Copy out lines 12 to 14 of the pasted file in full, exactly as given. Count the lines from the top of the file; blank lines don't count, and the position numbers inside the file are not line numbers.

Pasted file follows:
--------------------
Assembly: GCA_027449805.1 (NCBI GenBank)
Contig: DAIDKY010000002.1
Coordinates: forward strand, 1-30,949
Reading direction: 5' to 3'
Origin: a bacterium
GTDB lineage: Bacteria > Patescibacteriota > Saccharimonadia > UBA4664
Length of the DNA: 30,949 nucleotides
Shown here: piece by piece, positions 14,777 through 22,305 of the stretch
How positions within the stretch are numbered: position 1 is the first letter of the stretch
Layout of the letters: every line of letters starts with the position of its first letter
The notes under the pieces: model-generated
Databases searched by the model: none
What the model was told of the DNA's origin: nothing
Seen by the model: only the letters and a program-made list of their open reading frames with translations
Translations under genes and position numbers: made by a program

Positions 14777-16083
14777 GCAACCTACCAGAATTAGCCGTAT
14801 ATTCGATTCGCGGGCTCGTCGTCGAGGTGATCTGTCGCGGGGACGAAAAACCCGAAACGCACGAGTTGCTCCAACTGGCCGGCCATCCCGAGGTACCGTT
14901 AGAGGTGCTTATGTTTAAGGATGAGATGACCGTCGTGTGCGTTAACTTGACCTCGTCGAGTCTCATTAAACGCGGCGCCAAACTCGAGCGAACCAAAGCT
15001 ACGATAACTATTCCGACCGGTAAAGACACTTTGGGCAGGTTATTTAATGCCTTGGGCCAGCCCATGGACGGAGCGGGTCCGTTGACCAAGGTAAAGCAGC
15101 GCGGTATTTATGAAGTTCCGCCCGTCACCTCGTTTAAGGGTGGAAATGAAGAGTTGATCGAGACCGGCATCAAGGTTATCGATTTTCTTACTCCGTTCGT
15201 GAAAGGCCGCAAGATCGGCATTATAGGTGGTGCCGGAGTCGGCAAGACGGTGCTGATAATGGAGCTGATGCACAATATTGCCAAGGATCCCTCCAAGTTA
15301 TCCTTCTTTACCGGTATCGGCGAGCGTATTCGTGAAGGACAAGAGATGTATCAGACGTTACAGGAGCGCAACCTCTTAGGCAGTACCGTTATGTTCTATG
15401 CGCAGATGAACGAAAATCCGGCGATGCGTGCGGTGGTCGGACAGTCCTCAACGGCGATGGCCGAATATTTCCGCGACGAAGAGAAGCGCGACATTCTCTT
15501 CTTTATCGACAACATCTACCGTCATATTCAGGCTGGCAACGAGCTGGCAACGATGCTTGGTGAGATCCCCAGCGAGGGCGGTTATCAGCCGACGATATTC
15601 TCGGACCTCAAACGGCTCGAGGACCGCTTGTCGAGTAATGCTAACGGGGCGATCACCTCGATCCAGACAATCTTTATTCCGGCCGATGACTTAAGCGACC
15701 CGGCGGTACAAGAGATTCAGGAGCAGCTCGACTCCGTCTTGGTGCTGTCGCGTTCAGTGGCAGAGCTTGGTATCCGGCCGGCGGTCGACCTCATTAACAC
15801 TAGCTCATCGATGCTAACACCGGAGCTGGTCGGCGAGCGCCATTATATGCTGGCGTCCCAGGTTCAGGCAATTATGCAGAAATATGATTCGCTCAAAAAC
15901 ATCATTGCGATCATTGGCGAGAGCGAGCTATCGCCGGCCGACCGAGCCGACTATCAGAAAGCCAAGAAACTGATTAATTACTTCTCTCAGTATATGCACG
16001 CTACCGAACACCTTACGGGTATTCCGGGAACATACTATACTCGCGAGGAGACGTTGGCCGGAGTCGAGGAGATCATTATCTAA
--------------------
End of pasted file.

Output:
Databases searched by the model: none
What the model was told of the DNA's origin: nothing
Seen by the model: only the letters and a program-made list of their open reading frames with translations